‘How many times do we hear people being told to ‘man up’? - staff at mental health trust back ‘Movember’ campaign

Gabriel Abotsie, men's wellbeing nursing lead at Norfolk and Suffolk NHS Foundation Trust.

Gabriel Abotsie, men's wellbeing nursing lead at Norfolk and Suffolk NHS Foundation Trust. - Credit: Archant

Two men at the region's mental health trust have today spoken out over why they are backing an international campaign aimed at promoting awareness of male health issues.

Gabrial Abotsie and Nigel Thomas are taking part in the 'Movember' campaign, which this year focuses on men's mental health.

According to the Movember Foundation, one man dies as a result of suicide every minute of every day across the world, and three out of four suicides are men.

Mr Thomas, a peer support worker at Norfolk and Suffolk NHS Foundation Trust (NSFT), uses his own experiences to help people seek help for mental illness.

The 62-year old, who was diagnosed with depression more than 35 years ago and suffers from anxiety and panic attacks, said: 'When I was told I was depressed by a GP I knew I didn't feel quite right but, like many men, I ignored what the doctor said and struggled on for 25 years.

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'Then one or two things started to pile up.'

He began getting help from mental health charity Mind and the Wellbeing Service, which have both given him valuable support.

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Mr Thomas said attitudes towards mental health have changed for the better in recent years, and he is urging people struggling with poor mental health to see their doctor.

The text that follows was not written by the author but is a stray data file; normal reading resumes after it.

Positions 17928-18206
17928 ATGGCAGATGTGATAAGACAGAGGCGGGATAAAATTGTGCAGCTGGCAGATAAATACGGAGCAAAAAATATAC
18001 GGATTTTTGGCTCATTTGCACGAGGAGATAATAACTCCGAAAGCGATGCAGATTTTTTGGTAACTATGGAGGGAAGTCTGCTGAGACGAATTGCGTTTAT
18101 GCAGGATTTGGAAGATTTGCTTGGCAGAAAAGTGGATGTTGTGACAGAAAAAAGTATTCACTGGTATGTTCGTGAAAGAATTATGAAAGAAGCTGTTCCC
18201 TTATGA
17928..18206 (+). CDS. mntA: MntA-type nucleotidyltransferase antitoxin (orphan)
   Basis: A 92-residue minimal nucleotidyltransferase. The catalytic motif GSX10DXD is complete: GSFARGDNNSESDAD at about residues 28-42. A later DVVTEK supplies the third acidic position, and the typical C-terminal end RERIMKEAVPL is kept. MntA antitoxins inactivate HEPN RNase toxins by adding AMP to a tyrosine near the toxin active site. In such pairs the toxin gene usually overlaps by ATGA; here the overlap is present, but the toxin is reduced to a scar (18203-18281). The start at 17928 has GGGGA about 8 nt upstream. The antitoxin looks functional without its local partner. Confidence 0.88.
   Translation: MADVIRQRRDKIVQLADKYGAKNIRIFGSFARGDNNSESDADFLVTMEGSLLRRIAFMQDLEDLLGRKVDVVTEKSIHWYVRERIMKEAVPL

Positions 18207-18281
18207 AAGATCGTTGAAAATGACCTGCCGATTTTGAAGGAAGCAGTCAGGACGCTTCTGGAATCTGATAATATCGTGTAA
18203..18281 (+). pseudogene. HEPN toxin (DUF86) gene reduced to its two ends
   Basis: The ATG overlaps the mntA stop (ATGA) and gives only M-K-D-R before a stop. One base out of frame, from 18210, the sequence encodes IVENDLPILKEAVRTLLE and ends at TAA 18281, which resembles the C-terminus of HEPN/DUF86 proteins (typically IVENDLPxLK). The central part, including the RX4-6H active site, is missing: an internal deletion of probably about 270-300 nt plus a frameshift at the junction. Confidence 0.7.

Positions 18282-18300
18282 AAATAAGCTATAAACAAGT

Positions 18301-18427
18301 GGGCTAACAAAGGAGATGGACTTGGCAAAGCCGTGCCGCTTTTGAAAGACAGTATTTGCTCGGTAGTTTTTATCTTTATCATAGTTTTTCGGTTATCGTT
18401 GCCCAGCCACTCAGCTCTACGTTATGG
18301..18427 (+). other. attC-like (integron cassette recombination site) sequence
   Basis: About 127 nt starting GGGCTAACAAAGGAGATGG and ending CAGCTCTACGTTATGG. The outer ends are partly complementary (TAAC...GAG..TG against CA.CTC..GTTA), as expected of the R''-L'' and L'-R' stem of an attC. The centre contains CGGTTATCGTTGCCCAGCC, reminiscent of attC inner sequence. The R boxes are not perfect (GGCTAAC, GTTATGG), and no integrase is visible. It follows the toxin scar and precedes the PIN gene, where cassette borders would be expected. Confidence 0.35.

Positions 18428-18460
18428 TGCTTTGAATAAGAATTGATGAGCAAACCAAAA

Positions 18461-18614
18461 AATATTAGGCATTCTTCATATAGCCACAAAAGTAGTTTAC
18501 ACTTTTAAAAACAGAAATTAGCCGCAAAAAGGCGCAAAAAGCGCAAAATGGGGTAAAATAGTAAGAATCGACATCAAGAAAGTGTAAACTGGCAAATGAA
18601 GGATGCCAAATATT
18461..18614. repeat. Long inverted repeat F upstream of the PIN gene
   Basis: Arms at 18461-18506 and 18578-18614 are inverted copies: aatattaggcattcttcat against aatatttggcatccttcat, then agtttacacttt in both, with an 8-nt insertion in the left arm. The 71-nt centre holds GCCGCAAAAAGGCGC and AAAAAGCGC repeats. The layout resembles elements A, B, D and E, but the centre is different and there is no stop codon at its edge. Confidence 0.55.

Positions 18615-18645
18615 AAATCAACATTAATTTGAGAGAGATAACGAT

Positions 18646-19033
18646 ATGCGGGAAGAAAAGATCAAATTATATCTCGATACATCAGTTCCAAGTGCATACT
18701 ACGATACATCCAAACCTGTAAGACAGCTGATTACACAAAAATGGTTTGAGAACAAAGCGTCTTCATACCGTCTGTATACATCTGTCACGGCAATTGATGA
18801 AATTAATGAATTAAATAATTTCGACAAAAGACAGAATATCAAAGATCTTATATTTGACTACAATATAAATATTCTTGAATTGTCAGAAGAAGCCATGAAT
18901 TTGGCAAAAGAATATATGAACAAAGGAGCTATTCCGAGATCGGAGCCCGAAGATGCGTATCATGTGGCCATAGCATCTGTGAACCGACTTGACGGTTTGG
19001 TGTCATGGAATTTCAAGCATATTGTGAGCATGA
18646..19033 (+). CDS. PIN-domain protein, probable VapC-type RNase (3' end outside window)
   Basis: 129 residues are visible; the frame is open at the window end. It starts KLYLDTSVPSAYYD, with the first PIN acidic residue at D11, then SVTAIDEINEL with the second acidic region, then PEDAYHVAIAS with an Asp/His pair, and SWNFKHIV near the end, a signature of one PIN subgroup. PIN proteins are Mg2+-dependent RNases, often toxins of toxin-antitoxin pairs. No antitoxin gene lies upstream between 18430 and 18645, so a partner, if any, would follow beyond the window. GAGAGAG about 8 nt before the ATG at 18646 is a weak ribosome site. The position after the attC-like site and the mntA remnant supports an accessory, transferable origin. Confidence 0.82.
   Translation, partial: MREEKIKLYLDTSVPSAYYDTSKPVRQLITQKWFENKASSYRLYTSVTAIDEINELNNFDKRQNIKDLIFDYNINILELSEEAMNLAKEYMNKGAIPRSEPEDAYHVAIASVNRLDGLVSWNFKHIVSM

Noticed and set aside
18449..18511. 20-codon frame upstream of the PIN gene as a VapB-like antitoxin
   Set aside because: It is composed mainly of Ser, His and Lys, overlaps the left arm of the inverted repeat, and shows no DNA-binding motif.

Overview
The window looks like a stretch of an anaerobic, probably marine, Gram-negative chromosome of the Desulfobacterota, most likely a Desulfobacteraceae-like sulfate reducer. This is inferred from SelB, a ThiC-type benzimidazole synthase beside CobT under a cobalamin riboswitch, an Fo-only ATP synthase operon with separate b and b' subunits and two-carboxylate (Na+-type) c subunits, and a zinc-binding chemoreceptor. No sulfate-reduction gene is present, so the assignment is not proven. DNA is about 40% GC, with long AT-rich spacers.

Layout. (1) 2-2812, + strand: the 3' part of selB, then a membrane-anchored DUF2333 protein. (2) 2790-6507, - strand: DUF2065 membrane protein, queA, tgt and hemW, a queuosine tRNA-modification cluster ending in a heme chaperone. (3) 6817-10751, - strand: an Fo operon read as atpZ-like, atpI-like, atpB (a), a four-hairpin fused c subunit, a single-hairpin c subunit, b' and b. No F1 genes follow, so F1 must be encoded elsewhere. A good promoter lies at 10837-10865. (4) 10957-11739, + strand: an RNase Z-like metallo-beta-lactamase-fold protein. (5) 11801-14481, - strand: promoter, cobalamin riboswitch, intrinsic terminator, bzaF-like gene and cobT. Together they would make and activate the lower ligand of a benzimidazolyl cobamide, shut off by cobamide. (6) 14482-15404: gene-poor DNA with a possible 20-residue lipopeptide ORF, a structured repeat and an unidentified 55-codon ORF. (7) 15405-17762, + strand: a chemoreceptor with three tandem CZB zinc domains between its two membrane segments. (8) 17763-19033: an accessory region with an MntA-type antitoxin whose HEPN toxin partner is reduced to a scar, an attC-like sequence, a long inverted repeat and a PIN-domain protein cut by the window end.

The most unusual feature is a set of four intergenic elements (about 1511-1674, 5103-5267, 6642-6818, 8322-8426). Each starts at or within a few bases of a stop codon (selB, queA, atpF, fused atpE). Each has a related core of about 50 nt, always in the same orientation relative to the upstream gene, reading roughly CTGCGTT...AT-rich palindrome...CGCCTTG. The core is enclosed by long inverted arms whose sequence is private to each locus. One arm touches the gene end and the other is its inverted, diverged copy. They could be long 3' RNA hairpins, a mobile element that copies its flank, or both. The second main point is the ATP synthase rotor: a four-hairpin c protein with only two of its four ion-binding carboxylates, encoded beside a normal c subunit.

'It used to be quite unusual to see a man accessing support but now we see as many men as women,' he said.

'It's become more acceptable to talk about mental health issues. There used to be a 'men don't cry' attitude, but thankfully this has changed over time.'

His words are supported by Mr Abotsie, NSFT's new men's wellbeing nursing lead.

He said he hoped that reaching boys and men at an early stage of their mental illness will help reduce suicide rates. 'We know that there are differences in the way men and women deal with mental health issues, and that women are more likely to seek treatment,' he said.

'One of the areas we need to address is the stigma of cultural expectations and how it can impact on the ability of men to seek help.

'Right from the development of a child, expectations of boys is different. How many times do we hear people being told to 'man up'?

'We need to see a cultural change.'

Mr Abotsie plans to create links with GP surgeries and offer training sessions on male mental health issues.

For more information about Wellbeing services in Norfolk and Waveney visit www.wellbeingnands.co.uk

For emotional support contact Samaritans on 116 123.

Have you got a mental health story? Email nicholas.carding@archant.co.uk

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